______________________________________U.S. Pat. No. Inventor(s) Issue Date______________________________________2,735,266 G. H. Atherton Feb. 21, 19564,409,786 Hamrick et al. Oct. 18, 19835,341,637 Hamrick Aug. 30, 1994______________________________________
The '266 patent teaches a portable, self contained power plant for converting wood waste to electrical energy. A chamber is utilized to burn and pyrolize wood on a grate to form combustible products which are in turn injected into a second combustion chamber for complete combustion. The system generates a relatively low amount of energy due to low wood burning rates inherent with burning on a grate or pile. Further, the system does not provide a sufficient means for removing ash from the combustion gas. Also, a control system is not provided for controlling various aspects of the system during operation thereof.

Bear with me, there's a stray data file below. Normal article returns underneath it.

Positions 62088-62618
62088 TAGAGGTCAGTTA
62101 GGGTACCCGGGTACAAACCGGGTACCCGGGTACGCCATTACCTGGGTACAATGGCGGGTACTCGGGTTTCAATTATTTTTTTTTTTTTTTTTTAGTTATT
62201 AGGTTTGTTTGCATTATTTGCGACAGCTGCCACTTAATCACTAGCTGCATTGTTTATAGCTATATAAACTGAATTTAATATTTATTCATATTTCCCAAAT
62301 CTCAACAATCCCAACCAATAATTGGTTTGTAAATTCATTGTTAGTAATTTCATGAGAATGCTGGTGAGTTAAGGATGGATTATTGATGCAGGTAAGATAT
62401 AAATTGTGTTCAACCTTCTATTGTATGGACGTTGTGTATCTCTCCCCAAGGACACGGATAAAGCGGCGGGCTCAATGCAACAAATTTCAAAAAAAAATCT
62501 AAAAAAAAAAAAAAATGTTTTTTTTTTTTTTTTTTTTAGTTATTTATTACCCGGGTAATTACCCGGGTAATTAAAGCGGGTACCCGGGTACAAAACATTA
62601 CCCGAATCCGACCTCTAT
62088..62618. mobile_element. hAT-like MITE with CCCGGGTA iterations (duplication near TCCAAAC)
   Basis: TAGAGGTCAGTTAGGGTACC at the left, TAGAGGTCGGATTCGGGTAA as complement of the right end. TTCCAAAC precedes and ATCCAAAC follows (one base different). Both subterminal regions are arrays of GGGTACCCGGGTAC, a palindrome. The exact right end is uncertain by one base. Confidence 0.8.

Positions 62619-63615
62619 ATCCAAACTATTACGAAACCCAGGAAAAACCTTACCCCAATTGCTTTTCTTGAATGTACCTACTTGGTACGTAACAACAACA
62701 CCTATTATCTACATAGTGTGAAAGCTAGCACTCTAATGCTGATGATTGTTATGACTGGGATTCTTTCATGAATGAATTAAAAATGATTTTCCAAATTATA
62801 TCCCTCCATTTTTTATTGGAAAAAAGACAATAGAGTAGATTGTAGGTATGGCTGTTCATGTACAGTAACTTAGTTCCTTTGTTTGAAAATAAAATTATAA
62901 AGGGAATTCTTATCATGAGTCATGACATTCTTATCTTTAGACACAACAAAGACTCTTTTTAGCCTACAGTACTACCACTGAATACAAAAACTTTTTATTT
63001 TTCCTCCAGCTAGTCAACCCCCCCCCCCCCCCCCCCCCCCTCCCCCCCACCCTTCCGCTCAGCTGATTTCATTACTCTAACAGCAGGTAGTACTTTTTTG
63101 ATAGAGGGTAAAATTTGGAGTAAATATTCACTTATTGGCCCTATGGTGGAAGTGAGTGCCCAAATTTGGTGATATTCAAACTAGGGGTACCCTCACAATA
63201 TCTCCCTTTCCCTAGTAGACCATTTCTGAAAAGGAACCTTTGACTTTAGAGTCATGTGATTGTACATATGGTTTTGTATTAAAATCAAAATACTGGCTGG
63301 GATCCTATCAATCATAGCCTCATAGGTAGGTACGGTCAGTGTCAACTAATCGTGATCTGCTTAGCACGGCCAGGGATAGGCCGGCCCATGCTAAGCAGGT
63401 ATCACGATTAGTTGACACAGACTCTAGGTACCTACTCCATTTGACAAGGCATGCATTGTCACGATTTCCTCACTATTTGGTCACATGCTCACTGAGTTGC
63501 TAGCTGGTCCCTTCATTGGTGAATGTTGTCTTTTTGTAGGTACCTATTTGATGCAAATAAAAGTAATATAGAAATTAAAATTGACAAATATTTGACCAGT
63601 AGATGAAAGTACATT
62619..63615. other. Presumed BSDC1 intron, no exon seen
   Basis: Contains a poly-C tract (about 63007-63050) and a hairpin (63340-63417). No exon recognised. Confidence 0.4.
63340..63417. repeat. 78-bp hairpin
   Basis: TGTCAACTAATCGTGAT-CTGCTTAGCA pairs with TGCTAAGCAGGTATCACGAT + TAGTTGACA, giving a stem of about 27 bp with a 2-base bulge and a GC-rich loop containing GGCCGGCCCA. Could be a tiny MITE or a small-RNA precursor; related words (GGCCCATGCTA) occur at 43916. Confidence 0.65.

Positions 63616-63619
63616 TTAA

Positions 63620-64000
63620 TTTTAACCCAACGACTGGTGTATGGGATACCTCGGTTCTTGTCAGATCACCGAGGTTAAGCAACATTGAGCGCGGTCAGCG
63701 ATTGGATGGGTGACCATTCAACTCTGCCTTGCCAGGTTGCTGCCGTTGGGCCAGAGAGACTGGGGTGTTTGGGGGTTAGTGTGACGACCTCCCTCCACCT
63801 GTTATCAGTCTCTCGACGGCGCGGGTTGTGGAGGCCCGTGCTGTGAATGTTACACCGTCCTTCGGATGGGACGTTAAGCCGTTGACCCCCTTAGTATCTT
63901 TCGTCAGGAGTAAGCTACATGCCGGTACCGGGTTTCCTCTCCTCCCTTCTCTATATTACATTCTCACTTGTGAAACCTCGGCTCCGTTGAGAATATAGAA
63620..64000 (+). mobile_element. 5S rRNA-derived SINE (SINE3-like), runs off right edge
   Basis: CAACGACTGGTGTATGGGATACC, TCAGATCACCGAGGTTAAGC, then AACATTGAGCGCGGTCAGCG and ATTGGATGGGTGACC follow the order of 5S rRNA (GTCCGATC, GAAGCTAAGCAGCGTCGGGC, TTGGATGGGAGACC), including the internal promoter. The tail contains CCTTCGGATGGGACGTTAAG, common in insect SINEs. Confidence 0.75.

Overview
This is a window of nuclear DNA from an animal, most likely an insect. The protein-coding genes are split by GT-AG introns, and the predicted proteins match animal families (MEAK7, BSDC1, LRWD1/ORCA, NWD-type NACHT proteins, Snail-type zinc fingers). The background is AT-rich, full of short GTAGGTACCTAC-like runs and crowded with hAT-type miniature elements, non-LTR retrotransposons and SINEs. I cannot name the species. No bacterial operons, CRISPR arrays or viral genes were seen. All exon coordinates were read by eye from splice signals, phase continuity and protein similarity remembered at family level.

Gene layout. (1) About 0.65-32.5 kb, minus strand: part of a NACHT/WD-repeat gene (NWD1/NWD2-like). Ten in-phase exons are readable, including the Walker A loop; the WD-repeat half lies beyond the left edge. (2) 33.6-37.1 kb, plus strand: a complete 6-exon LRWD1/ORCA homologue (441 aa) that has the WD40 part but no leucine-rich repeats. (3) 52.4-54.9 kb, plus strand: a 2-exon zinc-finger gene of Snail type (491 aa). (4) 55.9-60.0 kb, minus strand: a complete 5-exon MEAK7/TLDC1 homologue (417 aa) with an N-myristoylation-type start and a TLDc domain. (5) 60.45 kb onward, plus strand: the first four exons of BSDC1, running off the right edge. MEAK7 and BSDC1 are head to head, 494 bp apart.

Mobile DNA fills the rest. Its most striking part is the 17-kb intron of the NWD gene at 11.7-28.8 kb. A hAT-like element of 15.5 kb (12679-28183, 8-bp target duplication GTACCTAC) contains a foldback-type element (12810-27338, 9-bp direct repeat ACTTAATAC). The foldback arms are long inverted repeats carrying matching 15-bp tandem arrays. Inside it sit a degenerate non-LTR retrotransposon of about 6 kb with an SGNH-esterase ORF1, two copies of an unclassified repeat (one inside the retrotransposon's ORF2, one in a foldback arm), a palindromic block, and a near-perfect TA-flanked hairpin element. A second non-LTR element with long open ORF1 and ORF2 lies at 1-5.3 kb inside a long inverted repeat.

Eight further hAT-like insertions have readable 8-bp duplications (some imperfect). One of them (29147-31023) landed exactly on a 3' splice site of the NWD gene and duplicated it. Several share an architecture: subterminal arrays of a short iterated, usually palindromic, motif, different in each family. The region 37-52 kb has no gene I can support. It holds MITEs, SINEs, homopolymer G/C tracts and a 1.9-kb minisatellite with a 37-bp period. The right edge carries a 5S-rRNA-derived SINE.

The '786 and '637 patents teach wood burning systems for fueling a turbine. Each system is designed to generate a large amount of energy. The '786 patent does not teach a control system sufficient for commercial operation of the system. The systems taught in both patents teach combustors wherein the biomass is fed into the combustor from the top or proximate the top. Combustion of wood particles is inefficient with this configuration because the larger particles move out of the combustion zone, due to gravity, before they entirely combust. Further, the feeding system disclosed in both patents is not sufficient for commercial application. Moreover, with the design of the '637 combustion chamber, slag is prone to collect on the walls of the chamber. Also, the combustion chamber and cyclone filter design of the '637 patent tend to foster pressure drops. Further, the control system disclosed in the '637 patent does not provide for environmental concerns.
Therefore, it is an object of the present invention to provide a system for burning biomass to produce hot gas which includes a feeding system such that the system can be used commercially.
It is another object of the present invention to provide a system for burning biomass which includes a more efficient and smaller combustor and cyclone filter.